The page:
Our differences are our greatest blessings and our greatest challenges, maintains William Kondrath, Episcopal priest and seminary professor. Theologically and ecologically, differences foster life and growth, but discord within denominations and congregations frequently have to do with the inability of individual and groups to deeply understand and value differences.
Even in congregations that may on the surface appear to be homogenous, a multitude of differences exist. In God's Tapestry, Kondrath shows us how to embrace our true multiculturalism---our differences of race, gender, age, theology, language, sexual identity, and so forth. He does this by exploring differences on four levels---personal, interpersonal, institutional, and cultural . He also demonstrates a threefold process for becoming multicultural: recognizing our differences; understanding those differences and their significance and consequences; and valuing a celebrating those differences.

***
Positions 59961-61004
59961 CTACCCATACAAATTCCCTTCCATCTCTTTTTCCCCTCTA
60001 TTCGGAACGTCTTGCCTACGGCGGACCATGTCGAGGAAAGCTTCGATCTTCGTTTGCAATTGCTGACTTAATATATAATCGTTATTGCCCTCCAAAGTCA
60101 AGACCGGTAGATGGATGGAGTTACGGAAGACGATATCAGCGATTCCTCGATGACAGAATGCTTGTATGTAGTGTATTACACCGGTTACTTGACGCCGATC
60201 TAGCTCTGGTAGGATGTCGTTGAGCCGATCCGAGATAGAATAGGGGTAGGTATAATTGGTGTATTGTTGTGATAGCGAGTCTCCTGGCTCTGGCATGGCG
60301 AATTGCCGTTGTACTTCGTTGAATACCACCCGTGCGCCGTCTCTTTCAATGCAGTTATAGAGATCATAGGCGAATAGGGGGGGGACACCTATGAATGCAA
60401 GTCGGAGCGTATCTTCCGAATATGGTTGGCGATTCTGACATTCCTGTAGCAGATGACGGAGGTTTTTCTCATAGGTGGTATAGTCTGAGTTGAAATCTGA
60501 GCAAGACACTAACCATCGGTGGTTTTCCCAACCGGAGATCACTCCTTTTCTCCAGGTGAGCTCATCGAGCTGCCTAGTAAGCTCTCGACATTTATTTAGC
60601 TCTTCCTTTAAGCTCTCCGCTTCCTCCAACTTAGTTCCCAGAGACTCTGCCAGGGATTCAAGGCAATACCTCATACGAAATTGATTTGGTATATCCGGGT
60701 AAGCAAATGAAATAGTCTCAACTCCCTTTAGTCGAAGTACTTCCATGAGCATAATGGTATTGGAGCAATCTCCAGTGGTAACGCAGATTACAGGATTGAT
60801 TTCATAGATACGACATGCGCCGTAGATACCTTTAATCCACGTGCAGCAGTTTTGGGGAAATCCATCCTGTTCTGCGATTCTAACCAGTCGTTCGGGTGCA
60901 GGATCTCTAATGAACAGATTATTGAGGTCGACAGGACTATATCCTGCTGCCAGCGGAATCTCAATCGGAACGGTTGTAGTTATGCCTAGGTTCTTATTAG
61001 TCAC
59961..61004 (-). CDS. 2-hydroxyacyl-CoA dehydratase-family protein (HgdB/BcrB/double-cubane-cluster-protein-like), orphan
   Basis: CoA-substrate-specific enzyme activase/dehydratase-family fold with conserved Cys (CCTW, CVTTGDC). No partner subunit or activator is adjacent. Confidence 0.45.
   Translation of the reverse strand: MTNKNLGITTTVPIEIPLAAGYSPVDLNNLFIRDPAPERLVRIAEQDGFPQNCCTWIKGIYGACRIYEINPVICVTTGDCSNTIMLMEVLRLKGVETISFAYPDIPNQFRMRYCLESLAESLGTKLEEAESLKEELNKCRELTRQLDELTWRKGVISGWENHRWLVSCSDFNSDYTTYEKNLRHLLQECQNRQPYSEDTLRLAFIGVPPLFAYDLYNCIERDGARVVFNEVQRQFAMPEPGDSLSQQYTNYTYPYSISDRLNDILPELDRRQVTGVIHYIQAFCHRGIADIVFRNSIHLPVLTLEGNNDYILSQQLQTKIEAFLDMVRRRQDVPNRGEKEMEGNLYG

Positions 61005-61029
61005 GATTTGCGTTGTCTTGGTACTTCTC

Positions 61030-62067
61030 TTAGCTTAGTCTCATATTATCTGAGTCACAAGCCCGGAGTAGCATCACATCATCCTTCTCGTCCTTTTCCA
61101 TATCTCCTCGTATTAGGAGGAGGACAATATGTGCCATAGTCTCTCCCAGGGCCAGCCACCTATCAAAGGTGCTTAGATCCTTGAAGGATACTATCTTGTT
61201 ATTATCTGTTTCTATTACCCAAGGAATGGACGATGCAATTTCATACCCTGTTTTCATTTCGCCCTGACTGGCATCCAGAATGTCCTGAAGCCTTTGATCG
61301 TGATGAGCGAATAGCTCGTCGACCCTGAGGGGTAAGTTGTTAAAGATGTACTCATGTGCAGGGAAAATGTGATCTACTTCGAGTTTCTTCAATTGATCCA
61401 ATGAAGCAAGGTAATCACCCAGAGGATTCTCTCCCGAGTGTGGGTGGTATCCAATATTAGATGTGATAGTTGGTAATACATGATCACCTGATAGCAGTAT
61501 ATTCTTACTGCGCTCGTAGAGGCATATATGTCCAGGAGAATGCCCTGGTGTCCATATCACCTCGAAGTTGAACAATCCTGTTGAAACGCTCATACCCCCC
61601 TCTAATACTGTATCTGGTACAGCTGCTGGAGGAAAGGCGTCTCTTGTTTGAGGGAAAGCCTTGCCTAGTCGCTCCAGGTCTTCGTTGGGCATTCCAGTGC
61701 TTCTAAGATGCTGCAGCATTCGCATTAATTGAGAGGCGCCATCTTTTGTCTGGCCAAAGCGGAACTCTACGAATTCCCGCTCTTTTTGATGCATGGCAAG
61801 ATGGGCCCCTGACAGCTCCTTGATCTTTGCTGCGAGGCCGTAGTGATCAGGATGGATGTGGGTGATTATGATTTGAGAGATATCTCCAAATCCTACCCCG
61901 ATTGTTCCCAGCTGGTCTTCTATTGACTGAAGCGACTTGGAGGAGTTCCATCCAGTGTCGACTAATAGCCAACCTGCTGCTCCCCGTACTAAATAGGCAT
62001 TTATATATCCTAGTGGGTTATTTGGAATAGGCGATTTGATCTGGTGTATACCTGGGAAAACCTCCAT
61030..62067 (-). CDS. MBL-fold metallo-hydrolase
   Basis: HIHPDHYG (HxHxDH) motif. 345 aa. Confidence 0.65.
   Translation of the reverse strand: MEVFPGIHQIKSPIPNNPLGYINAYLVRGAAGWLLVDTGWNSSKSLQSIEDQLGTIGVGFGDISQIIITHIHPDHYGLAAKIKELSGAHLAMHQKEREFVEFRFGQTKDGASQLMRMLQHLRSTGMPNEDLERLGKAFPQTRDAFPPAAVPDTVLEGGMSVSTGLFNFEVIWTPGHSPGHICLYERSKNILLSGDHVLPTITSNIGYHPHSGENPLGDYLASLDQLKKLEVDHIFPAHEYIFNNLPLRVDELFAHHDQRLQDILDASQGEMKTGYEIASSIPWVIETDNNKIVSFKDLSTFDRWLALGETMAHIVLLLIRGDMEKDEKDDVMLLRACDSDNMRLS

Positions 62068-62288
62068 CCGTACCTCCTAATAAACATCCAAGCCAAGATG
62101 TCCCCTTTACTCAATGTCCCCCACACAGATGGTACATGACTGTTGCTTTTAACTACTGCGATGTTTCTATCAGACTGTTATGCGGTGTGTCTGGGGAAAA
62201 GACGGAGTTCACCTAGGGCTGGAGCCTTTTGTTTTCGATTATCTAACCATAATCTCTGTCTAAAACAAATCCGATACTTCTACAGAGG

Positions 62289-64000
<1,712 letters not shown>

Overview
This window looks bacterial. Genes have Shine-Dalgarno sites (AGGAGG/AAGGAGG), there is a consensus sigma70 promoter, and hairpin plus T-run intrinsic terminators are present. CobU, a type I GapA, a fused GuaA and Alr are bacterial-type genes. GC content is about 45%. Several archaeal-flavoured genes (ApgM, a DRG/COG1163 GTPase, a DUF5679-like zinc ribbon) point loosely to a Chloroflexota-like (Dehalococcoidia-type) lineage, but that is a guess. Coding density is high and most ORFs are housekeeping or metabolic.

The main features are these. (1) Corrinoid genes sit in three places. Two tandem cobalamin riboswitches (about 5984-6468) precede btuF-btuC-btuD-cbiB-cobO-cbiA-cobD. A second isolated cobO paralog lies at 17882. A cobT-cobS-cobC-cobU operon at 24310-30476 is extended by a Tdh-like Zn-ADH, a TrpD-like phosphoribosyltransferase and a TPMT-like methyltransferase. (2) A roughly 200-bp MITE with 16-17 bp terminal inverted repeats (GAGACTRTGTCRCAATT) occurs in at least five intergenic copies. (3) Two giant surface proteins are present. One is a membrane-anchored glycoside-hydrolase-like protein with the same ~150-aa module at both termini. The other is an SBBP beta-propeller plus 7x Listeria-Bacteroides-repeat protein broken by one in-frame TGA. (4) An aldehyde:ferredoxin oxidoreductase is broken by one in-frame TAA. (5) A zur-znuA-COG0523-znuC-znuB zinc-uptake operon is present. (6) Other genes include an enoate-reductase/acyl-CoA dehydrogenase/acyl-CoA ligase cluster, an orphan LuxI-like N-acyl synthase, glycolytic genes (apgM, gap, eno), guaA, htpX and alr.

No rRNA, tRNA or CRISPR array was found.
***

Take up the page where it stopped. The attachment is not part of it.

While ministry is the work of the faith community, not only ordained or professional staff, it is critical that leaders learn the art and skill of recognizing, understanding, and valuing differences. Then the congregations and agencies they serve, having learned and practiced the art and skill of celebrating differences, can be the year that raises this awareness of God's diverse blessings in the wider world.